- Can I make this failure less severe?


- Can I make this failure occurs less often?
- Can I make this failure easy to detect?
REDUCE SEVERITY – EXAMPLES:

 Protection- gloves, masks, face shields


 Emergency shut-offs, fail-safe operation
 Sprinkler system, fire doors
 Patient positioning
 Alternative material, e.g., safety glass, Pyrex
 Warning and message
 Backup and redundant systems
 Patient and family awareness and education
 Expanding supplier base, multiple sources
 Shared design with vendors
PREVENT OCCURRENCE – EXAMPLES:

 Continual improvement, problem-solving teams


 Increasing process performance (capability)
 Address multiple causes
 Move checks earlier in the process
 Staff education & training
 Error-proofing
 Better data collection, publish data
 Protective storage, inventory management
 Supplier evaluation and monitoring
IMPROVE DETECTABILITY – EXAMPLES:

 In-process checks instead of post-process


 Automated checks and early warnings
 Barcodes, wristbands, asking name/DOB
 Better measuring devices, calibration checks
 Verification & double-checks
 Use colors, shapes to identify materials
 Statistical process control (SPC)
 Equipment & process validations
 Audit, system testing & monitoring
STEP 8: IMPLEMENT & EVALUATE THE NEW
PROCESS – KEY STEPS
 Important: Assign a person responsible for each
action item, and a due date completion
 Follow-up on assigned actions
 Verify actions taken have intended results
EVALUATE NEW PROCESS WITH 1 MORE FMEA

After implementation:
 Determine what actions were taken-different than
proposed?
 Collect data on the new process
 Calculate new RPNs based on actions taken
 Reassess RPNs and determine next actions (on same
item if RPN is still high, or new high RPN)
STEP 9: MONITOR EFFECTIVENESS OF PROCESS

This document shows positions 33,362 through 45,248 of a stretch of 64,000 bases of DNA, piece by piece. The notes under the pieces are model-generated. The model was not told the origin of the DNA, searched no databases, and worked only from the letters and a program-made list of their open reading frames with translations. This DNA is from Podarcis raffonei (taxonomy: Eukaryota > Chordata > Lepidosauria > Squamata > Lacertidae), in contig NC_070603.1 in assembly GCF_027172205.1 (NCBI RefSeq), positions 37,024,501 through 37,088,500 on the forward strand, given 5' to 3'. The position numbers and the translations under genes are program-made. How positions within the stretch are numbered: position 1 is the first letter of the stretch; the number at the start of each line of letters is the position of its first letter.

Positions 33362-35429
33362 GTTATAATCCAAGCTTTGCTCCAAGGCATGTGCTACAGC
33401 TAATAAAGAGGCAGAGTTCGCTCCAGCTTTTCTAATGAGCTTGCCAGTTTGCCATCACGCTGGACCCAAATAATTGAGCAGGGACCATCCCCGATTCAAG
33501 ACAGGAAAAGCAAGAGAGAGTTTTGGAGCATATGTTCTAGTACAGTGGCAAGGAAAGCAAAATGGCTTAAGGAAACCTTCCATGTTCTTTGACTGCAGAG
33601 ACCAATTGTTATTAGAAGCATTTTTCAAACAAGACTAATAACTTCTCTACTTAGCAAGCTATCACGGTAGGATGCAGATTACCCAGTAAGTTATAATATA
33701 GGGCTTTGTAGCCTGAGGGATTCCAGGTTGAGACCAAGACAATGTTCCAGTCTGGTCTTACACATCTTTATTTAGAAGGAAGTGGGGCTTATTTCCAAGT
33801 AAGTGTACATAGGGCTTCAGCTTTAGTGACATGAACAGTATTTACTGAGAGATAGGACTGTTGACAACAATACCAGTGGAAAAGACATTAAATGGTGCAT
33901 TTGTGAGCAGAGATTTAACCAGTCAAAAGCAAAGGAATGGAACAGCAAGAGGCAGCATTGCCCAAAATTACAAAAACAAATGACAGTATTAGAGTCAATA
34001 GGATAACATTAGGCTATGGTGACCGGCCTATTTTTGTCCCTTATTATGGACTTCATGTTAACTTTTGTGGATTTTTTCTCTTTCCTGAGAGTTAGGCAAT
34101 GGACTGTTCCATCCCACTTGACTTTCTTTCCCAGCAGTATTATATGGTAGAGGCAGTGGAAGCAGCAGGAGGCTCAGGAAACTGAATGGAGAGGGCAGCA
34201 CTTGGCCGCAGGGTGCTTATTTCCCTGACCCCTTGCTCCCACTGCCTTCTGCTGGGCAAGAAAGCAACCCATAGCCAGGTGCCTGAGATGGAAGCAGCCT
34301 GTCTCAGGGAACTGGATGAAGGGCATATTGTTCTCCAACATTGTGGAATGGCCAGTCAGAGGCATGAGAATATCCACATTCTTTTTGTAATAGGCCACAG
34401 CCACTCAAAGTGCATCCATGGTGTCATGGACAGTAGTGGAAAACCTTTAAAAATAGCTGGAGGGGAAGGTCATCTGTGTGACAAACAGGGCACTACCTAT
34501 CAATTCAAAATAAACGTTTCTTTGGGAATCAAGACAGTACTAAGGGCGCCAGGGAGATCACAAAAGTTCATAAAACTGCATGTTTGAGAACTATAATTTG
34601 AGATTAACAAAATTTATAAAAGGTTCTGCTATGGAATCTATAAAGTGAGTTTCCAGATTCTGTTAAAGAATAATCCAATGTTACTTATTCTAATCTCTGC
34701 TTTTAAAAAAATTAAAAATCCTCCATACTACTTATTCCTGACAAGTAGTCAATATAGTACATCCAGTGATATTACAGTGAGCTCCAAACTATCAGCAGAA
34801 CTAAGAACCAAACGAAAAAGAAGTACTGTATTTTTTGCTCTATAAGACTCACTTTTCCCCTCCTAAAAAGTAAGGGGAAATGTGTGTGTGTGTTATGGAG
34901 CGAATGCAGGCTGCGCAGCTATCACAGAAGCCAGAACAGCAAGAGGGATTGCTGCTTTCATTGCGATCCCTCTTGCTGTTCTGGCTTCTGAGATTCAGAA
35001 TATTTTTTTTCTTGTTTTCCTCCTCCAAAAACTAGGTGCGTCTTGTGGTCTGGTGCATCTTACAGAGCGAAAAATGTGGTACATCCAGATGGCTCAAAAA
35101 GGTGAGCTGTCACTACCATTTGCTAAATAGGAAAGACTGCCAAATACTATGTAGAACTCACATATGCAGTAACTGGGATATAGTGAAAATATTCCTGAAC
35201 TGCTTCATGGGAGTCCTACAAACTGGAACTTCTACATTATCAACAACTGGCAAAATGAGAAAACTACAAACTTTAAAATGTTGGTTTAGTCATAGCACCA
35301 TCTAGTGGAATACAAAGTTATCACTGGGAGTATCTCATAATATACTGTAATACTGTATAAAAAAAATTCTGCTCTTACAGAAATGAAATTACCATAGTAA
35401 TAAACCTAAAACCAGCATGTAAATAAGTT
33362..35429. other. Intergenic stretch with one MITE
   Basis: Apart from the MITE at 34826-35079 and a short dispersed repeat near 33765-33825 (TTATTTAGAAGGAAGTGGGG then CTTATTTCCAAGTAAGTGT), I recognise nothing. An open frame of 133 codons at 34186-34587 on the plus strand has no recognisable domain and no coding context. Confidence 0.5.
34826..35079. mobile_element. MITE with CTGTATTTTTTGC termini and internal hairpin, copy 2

 At regular intervals, re-assess to ensure the new process


remains in place and effective
TIPS FOR FILLING OUT AN FMEA

 Words first (Failure Mode, Effects, Cause)


 Number second (Severity, Occurrence, Detectability)
SUMMARY

 Failure Mode Effects Analysis (FMEA) is an effective


proactive risk reduction technique
 Doing it right result in reducing patient harm &
improving patient outcomes
Infection Prevention Approaches
Speaker: Lau Leh Ming

9th Annual Nursing Conference 2014 | Normah Medical Specialist Centre, Kuching Sarawak | 18-10-2014 The Evolving Standards of Care In Nursing
Objectives:
1.Definition – Healthcare Associated Infection
2.Background
3.Infection Control Program
4.Standard Precautions
5.Bundle Care Approach
6.Conclusion

References: CDC Guidelines


Institute of Health Improvement (IHI)
Healthcare Associated Infection (HAI):
- Infection that appeared 2 days/48hrs following admission, the
infection was not present or incubating at the time of admission.

- Also includes infection that appear within 2 weeks of hospital


discharge, 30 days post surgery, within 1 year with implant use and
occupational infections among hospital staff
Background
- Estimates that 1.7 million HAIs occurred in U.S. hospitals in 2002
and were associated with approximately 99,000 deaths.

- About 5 - 10% admitted to hospitals develop infections

- Usually related to procedure or treatment,


inappropriate patient – care practices
- About 25% can be prevented by taking proper precautions when
caring for patients